Doctor in DC; Judge in Fort Spring

Dear Editor:

The US Capitol Physician is responsible for medical issues and care of the members of the House of Representatives and the US Senate, as well as needs of their respective staffs and the general public having business on the Capitol Grounds. This office was created to address the fact that the working hours of the Congress could extend beyond a normal work day as well as the matter of emergency care best addressed by persons who knew the various building plans and the office locations. This office is under the supervision of a physician appointed by the US Navy who has all of the rights granted a medical doctor, except one.

In the District of Columbia, the only person who can pronounce a person dead must be a licensed physician of the District of Columbia and therefore assigned military would not qualify. This is a hard and fast rule always to be observed and brings to memory a story told by my father. “One of the older members of the House of Representatives, as was his usual custom, after doing some legislative chores, would retire to a hide-away in the basement of the Capitol for a nap and should he be needed, they could send someone down with the message. On this particular day, later in the afternoon a vote was coming up and a page was sent to alert the Congressman, who a short time later returned to say that he couldn’t wake him up. The Capitol Physician was called and with members of the Congressman’s office, after a short time, they all knew the obvious and began the preparations to remove the Congressman, placing him on a stretcher covered by a sheet. (My father said that rigor had begun to set in and the form resembled that of a squirrel) and as the removal turned a corner, a newspaper reporter happened on the scene and ask the still present, Capitol Physician, “I heard Congressman (blank) is ill?” To which the Physician replied, “Nonsense! He is as right as rain and he will be back to work tomorrow.”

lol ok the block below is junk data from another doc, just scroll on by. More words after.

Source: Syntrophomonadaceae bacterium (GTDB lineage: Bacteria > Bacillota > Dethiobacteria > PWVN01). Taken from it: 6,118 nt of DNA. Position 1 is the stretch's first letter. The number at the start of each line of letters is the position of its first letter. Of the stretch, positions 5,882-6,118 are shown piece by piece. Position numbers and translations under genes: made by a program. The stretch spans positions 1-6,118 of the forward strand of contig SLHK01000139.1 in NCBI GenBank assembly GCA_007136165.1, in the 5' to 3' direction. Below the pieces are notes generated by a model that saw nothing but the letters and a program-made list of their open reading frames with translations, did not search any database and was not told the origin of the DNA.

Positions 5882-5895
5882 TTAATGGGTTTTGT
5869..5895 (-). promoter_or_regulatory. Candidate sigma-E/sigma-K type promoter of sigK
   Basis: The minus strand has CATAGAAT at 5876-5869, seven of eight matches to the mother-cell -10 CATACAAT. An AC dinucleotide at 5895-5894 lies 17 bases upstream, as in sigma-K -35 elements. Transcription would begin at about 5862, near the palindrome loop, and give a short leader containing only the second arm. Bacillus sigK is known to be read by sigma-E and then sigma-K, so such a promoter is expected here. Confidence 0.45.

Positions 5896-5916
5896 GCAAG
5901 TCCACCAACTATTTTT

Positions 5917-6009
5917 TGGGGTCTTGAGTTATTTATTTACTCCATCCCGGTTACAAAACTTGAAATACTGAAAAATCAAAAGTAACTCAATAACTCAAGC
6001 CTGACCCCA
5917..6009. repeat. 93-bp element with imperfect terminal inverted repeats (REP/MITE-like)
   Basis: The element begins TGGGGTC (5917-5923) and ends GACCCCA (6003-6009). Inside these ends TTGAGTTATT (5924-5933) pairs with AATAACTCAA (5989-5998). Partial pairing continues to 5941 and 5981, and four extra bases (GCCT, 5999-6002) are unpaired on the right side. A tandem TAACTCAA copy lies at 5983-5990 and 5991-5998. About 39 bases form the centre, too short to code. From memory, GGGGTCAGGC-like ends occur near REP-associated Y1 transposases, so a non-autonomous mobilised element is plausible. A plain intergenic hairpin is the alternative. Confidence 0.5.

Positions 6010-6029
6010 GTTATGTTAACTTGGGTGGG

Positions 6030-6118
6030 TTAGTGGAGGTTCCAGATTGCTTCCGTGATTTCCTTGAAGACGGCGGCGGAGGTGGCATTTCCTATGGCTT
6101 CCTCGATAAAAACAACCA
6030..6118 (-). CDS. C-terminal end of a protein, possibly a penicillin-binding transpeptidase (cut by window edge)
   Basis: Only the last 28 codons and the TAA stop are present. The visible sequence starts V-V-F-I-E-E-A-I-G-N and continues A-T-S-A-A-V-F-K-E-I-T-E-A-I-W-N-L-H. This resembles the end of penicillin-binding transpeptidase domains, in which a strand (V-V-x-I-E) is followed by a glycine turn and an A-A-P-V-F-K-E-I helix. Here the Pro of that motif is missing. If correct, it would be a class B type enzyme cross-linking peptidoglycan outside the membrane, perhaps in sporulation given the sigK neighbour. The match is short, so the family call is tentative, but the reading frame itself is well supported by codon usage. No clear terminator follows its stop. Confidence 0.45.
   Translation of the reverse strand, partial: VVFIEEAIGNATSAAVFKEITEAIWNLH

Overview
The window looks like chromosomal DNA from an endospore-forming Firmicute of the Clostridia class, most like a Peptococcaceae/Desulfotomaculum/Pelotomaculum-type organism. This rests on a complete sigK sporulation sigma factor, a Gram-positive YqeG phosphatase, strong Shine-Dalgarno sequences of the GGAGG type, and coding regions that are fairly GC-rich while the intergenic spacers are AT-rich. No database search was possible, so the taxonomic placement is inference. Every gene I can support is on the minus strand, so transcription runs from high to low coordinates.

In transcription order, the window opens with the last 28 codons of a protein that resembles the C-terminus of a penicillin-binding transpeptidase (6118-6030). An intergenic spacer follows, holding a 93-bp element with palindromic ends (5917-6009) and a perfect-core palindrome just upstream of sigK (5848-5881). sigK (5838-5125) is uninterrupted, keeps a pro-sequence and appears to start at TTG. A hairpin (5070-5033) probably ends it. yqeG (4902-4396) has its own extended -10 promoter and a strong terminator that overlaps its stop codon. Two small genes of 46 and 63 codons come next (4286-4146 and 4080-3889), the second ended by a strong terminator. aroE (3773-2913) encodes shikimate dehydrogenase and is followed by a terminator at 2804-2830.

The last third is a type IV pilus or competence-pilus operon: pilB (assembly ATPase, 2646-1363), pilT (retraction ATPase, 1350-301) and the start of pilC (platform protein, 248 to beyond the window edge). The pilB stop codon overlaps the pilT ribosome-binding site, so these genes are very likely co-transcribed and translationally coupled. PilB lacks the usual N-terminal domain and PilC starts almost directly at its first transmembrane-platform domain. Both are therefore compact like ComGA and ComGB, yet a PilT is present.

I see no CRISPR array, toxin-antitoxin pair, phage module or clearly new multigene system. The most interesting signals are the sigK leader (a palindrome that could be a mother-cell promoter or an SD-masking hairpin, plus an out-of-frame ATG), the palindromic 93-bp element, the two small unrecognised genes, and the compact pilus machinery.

Turning the page, many of us of a certain age will recall being taught that the laws that so govern our lives and commerce have origins beginning in Common Law, Statutory & Case Law – all under the guidelines and dictates of the US Constitution and Bill of Rights. So often left unsaid, was that you have to have a certain amount of “common sense” when you create regulation or you will find yourself going against the current. I would like to submit an example of just such a person, charged with having knowledge of the law and tempered in his decisions due to experience of life and people of this area. Of course, that would be Judge Charles Lobban. There, I have said my piece and will now begin my story.

Some years ago, my wife and I were invited to a wedding in Fort Spring at beautiful hillside rural church. The crowd had gathered and there was a delay in beginning the service as the minister, for some unsaid reason, had canceled out at the last minute. Lucky for the couple (and the guests) an urgent search for a replacement had resulted in Judge Lobban agreeing to be the last minute replacement. He arrived and all the wait put aside, the service went ahead as it should to the relief of all. During the brief reception following the ceremony, l did approach Judge Lobban and mention his kind deed, that I knew was certainly appreciated by everyone. After a short pause, he said to me, “Just before I began, I looked around at the many familiar faces in the audience and remembered having seen so many of them in my courtroom.”

Jack D. Ballard



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